If it were a player other than Rafael Nadal, I’d have some difficulty wrapping my mind around his remarkable exploits since returning to tennis following a seven-month hiatus due to his latest knee injury.
But it is Rafa and over the years, still awed by his resilience, I’ve learned to expect the unexpected from him.
Pundits and fans alike felt Rafa would gradually, painstakingly, ease his way back into competition.
Hah! Please…there’s no easing into anything involving high-level tennis when it comes to this guy.
Back on his precious red clay, with left knee still taped, Nadal went on an absolute tear leaving dazed foes in a wake of red dust. He reached the finals of three consecutive tournaments while failing to hoist the trophy in only the first.
The loss to Horacio Zeballos did little to defuse Rafa’s whirlwind resurgence. In fact, if anything, it infused him with renewed vigor and determination.
The carnage did not stop there. “SuperRafa” returned to the hard courts at Indian Wells and did not drop a set until the finals against Juan Martin del Potro in which he came from a set down to prevail.
He then attempted to defend his Monte Carlo title but fell short in the final to world-number-one, Novak Djokovic.
Undeterred, if anything, emboldened, Rafa immediately thumped countryman, Nicolas Almagro in the final of Barcelona to hoist that trophy for an astounding eighth time.
At that juncture, Rafa had reached the final round of eight consecutive tournaments, six of which he won.
How could he possibly top that?
Here’s how. He promptly avenged the Monte Carlo loss in the French by dismantling Djokovic in a stirring 4-hour, 37-minute semifinal widely hailed by many as one of the best clay court matches ever played.
He then easily dispatched countryman, David Ferrer in the final to win his eighth French title.
What is it with Rafa and the number eight?
With so much positive momentum, it appeared as though Rafa was well positioned to make a serious impact at Wimbledon.
And then it happened. In what can only be described as “bizarre,” Rafa was eliminated in the first round by Steve Darcis, the 135th ranked player on the planet.
It was inconceivable that a repeat of last years’ stunning second-round upset at the hands of Lukas Rosol could possibly occur again.
But it did. The only difference was the round in which it occurred (first round), and the name of the spoiler, Steve Darcis.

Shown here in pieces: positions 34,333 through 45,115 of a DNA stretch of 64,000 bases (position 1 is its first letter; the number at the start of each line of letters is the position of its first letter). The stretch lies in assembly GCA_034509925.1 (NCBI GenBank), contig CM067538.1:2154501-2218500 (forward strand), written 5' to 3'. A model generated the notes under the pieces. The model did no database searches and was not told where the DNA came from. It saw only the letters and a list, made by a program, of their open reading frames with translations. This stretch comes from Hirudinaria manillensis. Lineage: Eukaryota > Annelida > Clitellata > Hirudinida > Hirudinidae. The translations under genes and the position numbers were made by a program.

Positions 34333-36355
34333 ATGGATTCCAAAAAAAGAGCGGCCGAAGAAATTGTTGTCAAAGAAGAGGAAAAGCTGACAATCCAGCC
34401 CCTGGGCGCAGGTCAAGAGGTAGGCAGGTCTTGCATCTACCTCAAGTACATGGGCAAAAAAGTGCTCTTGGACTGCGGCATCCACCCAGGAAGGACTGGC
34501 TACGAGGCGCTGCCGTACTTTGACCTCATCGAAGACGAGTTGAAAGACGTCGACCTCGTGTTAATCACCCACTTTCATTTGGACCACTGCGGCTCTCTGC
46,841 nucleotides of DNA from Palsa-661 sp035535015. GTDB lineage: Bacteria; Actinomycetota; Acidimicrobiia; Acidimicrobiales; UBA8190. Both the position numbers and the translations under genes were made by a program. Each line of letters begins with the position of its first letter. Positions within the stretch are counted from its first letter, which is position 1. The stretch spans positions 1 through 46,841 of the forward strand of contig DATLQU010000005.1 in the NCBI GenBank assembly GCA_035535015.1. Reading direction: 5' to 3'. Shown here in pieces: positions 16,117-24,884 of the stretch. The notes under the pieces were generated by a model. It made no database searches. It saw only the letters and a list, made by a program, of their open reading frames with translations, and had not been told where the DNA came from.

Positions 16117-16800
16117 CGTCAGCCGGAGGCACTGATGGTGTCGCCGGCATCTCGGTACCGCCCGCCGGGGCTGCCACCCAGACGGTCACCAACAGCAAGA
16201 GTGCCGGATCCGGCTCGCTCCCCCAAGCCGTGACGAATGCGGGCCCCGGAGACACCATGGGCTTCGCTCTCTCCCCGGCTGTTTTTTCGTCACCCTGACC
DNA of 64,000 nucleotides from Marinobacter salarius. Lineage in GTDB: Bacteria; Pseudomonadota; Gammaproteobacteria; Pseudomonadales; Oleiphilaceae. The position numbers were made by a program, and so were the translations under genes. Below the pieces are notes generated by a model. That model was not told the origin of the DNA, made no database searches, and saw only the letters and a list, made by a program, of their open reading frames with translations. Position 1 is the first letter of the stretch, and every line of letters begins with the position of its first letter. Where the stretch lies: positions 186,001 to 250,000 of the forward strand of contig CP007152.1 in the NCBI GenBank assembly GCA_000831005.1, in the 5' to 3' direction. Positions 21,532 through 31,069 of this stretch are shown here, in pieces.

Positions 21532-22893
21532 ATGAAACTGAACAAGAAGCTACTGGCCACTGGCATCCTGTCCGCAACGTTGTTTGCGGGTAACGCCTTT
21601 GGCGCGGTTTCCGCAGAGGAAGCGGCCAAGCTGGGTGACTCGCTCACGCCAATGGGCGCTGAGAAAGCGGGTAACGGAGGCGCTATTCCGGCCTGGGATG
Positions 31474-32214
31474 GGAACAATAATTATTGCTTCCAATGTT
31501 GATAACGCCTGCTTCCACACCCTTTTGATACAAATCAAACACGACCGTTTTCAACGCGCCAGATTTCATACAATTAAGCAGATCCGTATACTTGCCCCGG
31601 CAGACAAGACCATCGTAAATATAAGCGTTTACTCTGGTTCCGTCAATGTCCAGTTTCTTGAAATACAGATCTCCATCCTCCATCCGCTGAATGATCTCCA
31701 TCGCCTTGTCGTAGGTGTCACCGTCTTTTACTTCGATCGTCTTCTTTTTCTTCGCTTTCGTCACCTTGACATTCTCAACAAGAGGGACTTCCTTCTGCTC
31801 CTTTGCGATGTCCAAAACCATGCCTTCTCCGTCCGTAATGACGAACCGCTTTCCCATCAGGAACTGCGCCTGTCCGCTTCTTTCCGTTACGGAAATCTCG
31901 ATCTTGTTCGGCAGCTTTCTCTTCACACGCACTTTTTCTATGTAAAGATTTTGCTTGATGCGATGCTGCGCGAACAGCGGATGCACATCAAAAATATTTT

Things got more and more strange as the 2013 Wimbledon unfolded, so strange in fact, that in the end, Rafa’s defeat could be viewed as just an average run-of-the-mill event at a seemingly haunted tournament.
Injury plagued both the men and women’s draw. Players were dropping like flies. Both Azarenka and Sharapova took “wicked flops” on the the turf severe enough to halt their progression. Serena, the defending champ, who already looked to be a formidable force to repeat, now appeared to be the “cinch of all cinches.”
Bam! Damn! Just like that, Serena lost.
In those two weeks, one thing seemed almost preordained…that Murray would end the brutally long 76-year British male drought at Wimbledon.
He did just that.
Marion Bartoli became the women’s champ. A short time later, before a single blade of Wimby grass could recover, Bartoli announced her retirement.
I’m telling ya, some strange stuff went down at 2013 Wimbledon, some very strange stuff. So Rafa’s first round loss, put into perspective, was merely an omen of what was on tap to follow.
After his early exit, Rafa disappeared for awhile leaving many believing he had again been forced to the sideline by yet another knee issue.
It’s now abundantly clear that nothing could have been further from the truth. He rested, practiced, planned, healed a bit more.
And then he struck!
And folks, he did it without tape on his knee.
What does that tell you?
He’s healthy and he’s got dead aim on the final slam of the year, that’s what.
Win or lose, I think Rafael Nadal is gonna make things interesting…
very interesting indeed.